HON. RON PAUL OF TEXAS
IN THE HOUSE OF REPRESENTATIVES
February 11, 2003
The Family Education Freedom Act
Mr. PAUL. Mr. Speaker, I rise today to introduce the Family Education Freedom Act, a bill to empower millions of working and middle-class Americans to choose a non-public education for their children, as well as making it easier for parents to actively participate in improving public schools. The Family Education Freedom Act accomplishes it goals by allowing American parents a tax credit of up to $3,000 for the expenses incurred in sending their child to private, public, parochial, other religious school, or for home schooling their children.
The Family Education Freedom Act returns the fundamental principal of a truly free economy to America's education system: what the great economist Ludwig von Mises called “consumer sovereignty''. Consumer sovereignty simply means consumers decide who succeeds or fails in the market. Businesses that best satisfy consumer demand will be the most successful. Consumer sovereignty is the means by which the free market maximizes human happiness.
Currently, consumers are less than sovereign in the education market. Funding decisions are increasingly controlled by the federal government. Because “He who pays the piper calls the tune,'' public, and even private schools, are paying greater attention to the dictates of federal “educrats'' while ignoring the wishes of the parents to an ever-greater degree. As such, the lack of consumer sovereignty in education is destroying parental control of education and replacing it with state control. Loss of control is a key reason why so many of America's parents express dissatisfaction with the educational system.
According to a study by The Polling Company, over 70% of all Americans support education tax credits! This is just one of numerous studies and public opinion polls showing that Americans want Congress to get the federal bureaucracy out of the schoolroom and give parents more control over their children's education.
Today, Congress can fulfill the wishes of the American people for greater control over their children's education by simply allowing parents to keep more of their hard-earned money to spend on education rather than force them to send it to Washington to support education programs reflective only of the values and priorities of Congress and the federal bureaucracy.
The $3,000 tax credit will make a better education affordable for millions of parents. Mr. Speaker, many parents who would choose to send their children to private, religious, or parochial schools are unable to afford the tuition, in large part because of the enormous tax burden imposed on the American family by Washington.
The Family Education Freedom Act also benefits parents who choose to send their children to public schools. Parents of children in public schools may use this credit to help improve their local schools by helping finance the purchase of educational tools such as computers or to ensure their local schools can offer enriching extracurricular activities such as music programs. Parents of public school students may also wish to use the credit to pay for special services, such as tutoring, for their children.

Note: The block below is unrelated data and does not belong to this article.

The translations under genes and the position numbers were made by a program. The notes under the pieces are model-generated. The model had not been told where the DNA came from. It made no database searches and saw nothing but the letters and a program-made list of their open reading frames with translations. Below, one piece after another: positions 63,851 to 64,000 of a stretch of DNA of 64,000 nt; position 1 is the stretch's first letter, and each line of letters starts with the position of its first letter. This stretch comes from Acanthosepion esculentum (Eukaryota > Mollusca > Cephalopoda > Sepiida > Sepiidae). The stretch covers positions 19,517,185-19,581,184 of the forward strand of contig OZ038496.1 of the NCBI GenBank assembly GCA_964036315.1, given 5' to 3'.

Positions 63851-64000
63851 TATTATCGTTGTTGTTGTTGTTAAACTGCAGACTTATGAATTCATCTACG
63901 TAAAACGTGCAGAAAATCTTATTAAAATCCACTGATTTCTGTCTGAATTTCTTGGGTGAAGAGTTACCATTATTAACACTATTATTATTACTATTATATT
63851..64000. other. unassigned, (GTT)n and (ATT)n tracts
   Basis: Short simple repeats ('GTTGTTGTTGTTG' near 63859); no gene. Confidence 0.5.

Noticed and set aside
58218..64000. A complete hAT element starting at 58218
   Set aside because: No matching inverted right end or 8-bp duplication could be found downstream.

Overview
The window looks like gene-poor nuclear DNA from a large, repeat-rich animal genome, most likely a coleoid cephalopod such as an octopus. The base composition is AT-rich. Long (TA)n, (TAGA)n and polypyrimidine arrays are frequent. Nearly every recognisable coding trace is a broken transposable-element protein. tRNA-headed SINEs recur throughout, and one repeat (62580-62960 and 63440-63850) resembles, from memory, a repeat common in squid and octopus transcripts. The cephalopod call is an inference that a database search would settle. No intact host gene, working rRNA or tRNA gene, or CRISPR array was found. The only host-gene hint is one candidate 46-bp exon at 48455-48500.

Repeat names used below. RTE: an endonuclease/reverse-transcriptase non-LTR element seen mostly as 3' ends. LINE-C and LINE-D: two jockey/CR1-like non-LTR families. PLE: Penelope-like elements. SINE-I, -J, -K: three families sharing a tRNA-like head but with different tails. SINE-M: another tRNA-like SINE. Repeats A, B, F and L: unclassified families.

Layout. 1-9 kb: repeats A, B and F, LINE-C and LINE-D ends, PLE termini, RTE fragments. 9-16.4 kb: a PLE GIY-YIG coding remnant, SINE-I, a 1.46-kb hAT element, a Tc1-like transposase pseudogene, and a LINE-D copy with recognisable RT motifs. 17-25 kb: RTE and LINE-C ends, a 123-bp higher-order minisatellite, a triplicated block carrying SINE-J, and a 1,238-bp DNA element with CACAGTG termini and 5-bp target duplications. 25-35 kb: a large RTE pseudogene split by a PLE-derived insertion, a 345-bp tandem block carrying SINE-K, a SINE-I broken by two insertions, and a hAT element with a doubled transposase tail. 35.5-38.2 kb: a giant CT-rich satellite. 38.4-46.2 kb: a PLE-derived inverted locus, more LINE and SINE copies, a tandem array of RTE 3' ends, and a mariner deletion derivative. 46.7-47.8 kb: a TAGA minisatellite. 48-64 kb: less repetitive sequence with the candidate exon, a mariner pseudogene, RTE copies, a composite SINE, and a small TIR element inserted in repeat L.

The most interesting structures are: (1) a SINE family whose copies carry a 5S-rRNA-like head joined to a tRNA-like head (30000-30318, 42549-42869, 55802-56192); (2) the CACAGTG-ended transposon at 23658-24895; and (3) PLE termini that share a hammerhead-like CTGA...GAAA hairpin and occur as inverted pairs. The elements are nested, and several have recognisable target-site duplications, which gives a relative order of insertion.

Increasing parental control of education is superior to funneling more federal tax dollars, followed by greater federal control, into the schools. According a Manhattan Institute study of the effects of state policies promoting parental control over education, a minimal increase in parental control boosts students' average SAT verbal score by 21 points and students' SAT math score by 22 points! The Manhattan Institute study also found that increasing parental control of education is the best way to improve student performance on the National Assessment of Education Progress (NAEP) tests.
Clearly, enactment of the Family Education Freedom Act is the best thing this Congress could do to improve public education. Furthermore, a greater reliance on parental expenditures rather than government tax dollars will help make the public schools into true community schools that reflect the wishes of parents and the interests of the students.
The Family Education Freedom Act will also aid those parents who choose to educate their children at home. Home schooling has become an increasingly popular, and successful, method of educating children. Home schooled children out-perform their public school peers by 30 to 37 percentile points across all subjects on nationally standardized achievement exams. Home schooling parents spend thousands of dollars annually, in addition to the wages forgone by the spouse who forgoes outside employment, in order to educate their children in the loving environment of the home.
Ultimately, Mr. Speaker, this bill is about freedom. Parental control of child rearing, especially education, is one of the bulwarks of liberty. No nation can remain free when the state has greater influence over the knowledge and values transmitted to children than the family.
By moving to restore the primacy of parents to education, the Family Education Freedom Act will not only improve America's education, it will restore a parent's right to choose how best to educate one's own child, a fundamental freedom that has been eroded by the increase in federal education expenditures and the corresponding decrease in the ability of parents to provide for their children's education out of their own pockets. I call on all my colleagues to join me in allowing parents to devote more of their resources to their children's education and less to feed the wasteful Washington bureaucracy by supporting the Family Education Freedom Act.